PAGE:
Special to the Tribune-Star
It seems as if the radio market is living up to the show business reputation of the only thing constant is change.
Midwest Radio’s 95.9 hasn’t found a niche they can call their own and, when that happens, a change is normally what is called for. The word on the street is it is going to be classic country. I have a feeling that will not mean Hank Williams or George Jones, but something a notch or two below what is being offered from the other country stations. Not quite current, but not exactly an old, oldie.
Everybody wants the 18-35 year-old and, of course, with so many stations wanting the same thing somebody loses out. Perhaps this new approach to country will be the answer. But, it is always a gamble.
Midwest Radio’s fortunes have taken a turn for the better (at least in a corporate viewpoint) because they have acquired a 15-station cluster in Evansville and northern Kentucky which brings more stations under their corporate umbrella.
WAXI, which has been doing well with the True Oldies format, was dealt a blow when Scott Shannon’s format was eliminated by new ownership (not WAXI, but the satellite music service). I don’t know all of the entanglements, but the new ownership has offered other formats along a similar vein to its customers. The new format, as we understand it, will be “Good Time Oldies” or something like that.
The good news is there will be an actual morning host and others in regular program shifts. The morning man is familiar to the area. He is “Zippo,” who was very popular with WSDM of a few years ago. Zippo left the provider of the format to go out on his own to start his own format service and it did not catch on. He was certainly popular and a name well known in the local radio market. He even made a handful of visits to events sponsored by then WSDM.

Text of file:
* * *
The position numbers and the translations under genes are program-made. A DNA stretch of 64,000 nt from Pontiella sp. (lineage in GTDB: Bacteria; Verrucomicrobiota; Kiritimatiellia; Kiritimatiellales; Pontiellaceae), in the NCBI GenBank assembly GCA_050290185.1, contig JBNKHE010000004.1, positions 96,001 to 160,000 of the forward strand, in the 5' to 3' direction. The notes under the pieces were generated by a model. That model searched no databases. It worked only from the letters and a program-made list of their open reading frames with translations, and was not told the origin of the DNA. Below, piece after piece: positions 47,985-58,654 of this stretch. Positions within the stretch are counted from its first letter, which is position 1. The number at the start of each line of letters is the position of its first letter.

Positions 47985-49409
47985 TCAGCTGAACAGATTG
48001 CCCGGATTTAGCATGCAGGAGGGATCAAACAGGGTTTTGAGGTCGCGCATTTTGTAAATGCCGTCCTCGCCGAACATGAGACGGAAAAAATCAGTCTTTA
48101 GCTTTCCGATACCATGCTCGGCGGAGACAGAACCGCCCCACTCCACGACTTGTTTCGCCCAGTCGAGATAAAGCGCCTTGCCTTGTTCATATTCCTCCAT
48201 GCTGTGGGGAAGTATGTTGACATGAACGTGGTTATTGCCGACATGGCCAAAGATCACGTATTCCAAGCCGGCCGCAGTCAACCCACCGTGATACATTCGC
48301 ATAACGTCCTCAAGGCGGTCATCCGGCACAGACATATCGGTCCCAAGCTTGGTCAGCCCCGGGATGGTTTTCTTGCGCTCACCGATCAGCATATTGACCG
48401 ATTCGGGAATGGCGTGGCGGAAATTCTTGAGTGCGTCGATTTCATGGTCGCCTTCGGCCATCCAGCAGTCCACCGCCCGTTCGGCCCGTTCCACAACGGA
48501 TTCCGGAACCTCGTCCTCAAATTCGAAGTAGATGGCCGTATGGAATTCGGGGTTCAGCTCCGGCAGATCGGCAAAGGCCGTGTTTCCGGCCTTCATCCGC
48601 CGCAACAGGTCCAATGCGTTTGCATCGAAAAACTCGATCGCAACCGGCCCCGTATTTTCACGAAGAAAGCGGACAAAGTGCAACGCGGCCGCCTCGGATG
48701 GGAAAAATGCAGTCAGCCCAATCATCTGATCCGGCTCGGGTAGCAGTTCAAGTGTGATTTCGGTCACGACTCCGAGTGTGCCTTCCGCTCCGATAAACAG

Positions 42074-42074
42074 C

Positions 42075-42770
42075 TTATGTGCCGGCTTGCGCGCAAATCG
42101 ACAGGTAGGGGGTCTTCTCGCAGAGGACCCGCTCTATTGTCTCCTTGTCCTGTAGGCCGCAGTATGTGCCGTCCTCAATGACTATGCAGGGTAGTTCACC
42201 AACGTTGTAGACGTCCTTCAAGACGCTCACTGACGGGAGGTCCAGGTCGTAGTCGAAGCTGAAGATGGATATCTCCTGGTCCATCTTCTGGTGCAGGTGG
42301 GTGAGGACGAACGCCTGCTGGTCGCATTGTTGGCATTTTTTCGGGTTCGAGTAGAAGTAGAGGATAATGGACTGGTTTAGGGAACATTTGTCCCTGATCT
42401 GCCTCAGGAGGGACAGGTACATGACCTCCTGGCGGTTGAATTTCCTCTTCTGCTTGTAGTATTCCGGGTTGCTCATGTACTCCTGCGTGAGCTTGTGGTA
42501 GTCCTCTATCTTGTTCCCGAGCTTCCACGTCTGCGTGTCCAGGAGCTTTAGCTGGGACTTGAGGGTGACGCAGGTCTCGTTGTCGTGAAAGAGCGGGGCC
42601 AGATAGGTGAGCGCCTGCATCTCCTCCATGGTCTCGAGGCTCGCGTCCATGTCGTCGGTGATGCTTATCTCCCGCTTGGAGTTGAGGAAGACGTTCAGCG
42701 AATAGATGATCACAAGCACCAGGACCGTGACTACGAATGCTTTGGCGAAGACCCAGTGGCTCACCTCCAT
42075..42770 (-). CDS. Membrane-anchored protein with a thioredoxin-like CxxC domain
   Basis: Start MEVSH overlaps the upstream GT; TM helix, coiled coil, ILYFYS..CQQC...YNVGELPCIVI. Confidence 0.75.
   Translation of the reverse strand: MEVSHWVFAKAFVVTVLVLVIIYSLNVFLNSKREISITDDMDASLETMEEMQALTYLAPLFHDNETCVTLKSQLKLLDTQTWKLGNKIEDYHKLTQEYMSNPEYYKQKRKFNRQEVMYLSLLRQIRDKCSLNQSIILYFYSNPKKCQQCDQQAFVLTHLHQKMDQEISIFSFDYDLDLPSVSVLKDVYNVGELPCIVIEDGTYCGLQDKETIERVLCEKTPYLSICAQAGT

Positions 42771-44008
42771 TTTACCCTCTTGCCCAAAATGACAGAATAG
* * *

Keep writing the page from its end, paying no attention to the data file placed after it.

There will be other personalities involved with the format but I do not know who they are at this time. (All of this hinges upon ownership’s approval of this new effort.) Local involvement, sports, weather, news, and public affairs programming will not be affected as I understand it.
Most of the radio formats offered by satellite communication are owned by Cumulus, a broadcasting corporation of a few thousand radio stations. I don’t know if this one corporation is affecting the amount of music or the type of music you are hearing but I would guess if you like what you’re listening to, it doesn’t matter.
The changes I have seen in this business are many. I suspect as long as I am writing this piece for Tribstar.com, I’ll have plenty more to report … ’til the next time.
Ronn Mott, a longtime radio personality in Terre Haute, writes commentaries for the Tribune-Star. His pieces are published online Tuesday and Thursday on Tribstar.com, and in the print and online editions on Saturday.